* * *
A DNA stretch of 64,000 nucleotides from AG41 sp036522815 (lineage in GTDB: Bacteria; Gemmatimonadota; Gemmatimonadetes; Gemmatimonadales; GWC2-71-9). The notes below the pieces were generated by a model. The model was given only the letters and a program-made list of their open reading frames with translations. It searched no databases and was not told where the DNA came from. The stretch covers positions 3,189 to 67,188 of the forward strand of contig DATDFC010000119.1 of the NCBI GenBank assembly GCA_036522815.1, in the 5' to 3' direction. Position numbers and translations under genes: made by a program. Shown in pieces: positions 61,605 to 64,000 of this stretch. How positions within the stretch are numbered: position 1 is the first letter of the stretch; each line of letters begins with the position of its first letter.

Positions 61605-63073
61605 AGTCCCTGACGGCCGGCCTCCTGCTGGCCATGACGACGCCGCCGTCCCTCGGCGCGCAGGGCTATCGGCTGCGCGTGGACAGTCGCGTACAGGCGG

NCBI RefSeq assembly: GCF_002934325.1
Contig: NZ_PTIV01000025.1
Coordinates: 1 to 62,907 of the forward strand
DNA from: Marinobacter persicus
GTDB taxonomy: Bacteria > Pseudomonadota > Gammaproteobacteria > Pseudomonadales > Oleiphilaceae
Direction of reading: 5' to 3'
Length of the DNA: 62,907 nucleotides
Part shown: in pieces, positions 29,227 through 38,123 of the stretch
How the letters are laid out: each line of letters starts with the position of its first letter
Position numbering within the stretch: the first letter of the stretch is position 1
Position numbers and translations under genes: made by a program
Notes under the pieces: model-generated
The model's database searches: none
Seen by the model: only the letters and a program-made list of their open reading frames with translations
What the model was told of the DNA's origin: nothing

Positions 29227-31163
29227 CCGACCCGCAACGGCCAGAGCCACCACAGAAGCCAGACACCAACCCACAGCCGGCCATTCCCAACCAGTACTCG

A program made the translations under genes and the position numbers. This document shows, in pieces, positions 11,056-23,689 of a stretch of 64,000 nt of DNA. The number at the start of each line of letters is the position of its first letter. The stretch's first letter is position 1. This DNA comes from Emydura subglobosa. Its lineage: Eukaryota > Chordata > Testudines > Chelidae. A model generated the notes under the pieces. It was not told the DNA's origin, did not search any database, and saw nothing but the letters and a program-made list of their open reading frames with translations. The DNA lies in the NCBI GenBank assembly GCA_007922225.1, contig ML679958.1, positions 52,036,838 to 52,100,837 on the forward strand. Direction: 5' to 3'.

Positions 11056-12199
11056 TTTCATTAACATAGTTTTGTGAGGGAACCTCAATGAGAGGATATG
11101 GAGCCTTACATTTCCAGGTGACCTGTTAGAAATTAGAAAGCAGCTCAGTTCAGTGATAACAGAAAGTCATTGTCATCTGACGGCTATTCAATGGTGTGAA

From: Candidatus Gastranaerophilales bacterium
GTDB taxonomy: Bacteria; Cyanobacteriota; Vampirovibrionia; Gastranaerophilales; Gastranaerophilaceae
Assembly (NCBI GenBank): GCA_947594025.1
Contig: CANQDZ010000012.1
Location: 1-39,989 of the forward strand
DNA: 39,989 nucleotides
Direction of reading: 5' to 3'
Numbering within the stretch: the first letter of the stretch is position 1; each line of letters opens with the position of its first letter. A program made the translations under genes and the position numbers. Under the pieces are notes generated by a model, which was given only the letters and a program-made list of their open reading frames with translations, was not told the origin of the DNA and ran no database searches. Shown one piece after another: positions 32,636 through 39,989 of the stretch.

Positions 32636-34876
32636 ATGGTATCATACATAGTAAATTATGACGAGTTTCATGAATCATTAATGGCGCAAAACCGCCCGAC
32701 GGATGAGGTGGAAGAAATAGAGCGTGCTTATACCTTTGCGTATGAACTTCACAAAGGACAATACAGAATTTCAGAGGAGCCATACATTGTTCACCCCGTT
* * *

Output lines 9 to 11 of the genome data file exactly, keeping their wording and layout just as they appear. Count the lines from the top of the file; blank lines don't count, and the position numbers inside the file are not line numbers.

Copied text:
Direction of reading: 5' to 3'
Length of the DNA: 62,907 nucleotides
Part shown: in pieces, positions 29,227 through 38,123 of the stretch